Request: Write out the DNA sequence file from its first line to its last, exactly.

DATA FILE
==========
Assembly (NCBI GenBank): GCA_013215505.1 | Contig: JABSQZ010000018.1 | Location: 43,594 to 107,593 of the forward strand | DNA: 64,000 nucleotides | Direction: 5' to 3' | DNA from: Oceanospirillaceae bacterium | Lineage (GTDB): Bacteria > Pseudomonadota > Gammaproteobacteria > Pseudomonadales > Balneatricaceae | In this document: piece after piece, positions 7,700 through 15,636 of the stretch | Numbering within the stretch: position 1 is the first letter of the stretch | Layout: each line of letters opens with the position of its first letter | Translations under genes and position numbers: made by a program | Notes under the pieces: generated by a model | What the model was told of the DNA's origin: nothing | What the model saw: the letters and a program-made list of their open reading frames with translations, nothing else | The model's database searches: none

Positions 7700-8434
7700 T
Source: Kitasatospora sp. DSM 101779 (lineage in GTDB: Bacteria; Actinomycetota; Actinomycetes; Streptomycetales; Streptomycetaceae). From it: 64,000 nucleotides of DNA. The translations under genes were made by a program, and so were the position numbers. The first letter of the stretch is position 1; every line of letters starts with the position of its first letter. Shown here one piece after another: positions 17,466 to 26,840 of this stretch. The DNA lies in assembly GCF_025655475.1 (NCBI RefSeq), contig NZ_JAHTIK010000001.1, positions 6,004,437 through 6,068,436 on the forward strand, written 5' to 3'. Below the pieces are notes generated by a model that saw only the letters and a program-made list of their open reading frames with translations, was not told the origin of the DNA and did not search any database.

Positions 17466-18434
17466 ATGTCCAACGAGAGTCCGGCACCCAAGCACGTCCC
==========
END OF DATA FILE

Assembly (NCBI GenBank): GCA_013215505.1 | Contig: JABSQZ010000018.1 | Location: 43,594 to 107,593 of the forward strand | DNA: 64,000 nucleotides | Direction: 5' to 3' | DNA from: Oceanospirillaceae bacterium | Lineage (GTDB): Bacteria > Pseudomonadota > Gammaproteobacteria > Pseudomonadales > Balneatricaceae | In this document: piece after piece, positions 7,700 through 15,636 of the stretch | Numbering within the stretch: position 1 is the first letter of the stretch | Layout: each line of letters opens with the position of its first letter | Translations under genes and position numbers: made by a program | Notes under the pieces: generated by a model | What the model was told of the DNA's origin: nothing | What the model saw: the letters and a program-made list of their open reading frames with translations, nothing else | The model's database searches: none

Positions 7700-8434
7700 T
Source: Kitasatospora sp. DSM 101779 (lineage in GTDB: Bacteria; Actinomycetota; Actinomycetes; Streptomycetales; Streptomycetaceae). From it: 64,000 nucleotides of DNA. The translations under genes were made by a program, and so were the position numbers. The first letter of the stretch is position 1; every line of letters starts with the position of its first letter. Shown here one piece after another: positions 17,466 to 26,840 of this stretch. The DNA lies in assembly GCF_025655475.1 (NCBI RefSeq), contig NZ_JAHTIK010000001.1, positions 6,004,437 through 6,068,436 on the forward strand, written 5' to 3'. Below the pieces are notes generated by a model that saw only the letters and a program-made list of their open reading frames with translations, was not told the origin of the DNA and did not search any database.

Positions 17466-18434
17466 ATGTCCAACGAGAGTCCGGCACCCAAGCACGTCCC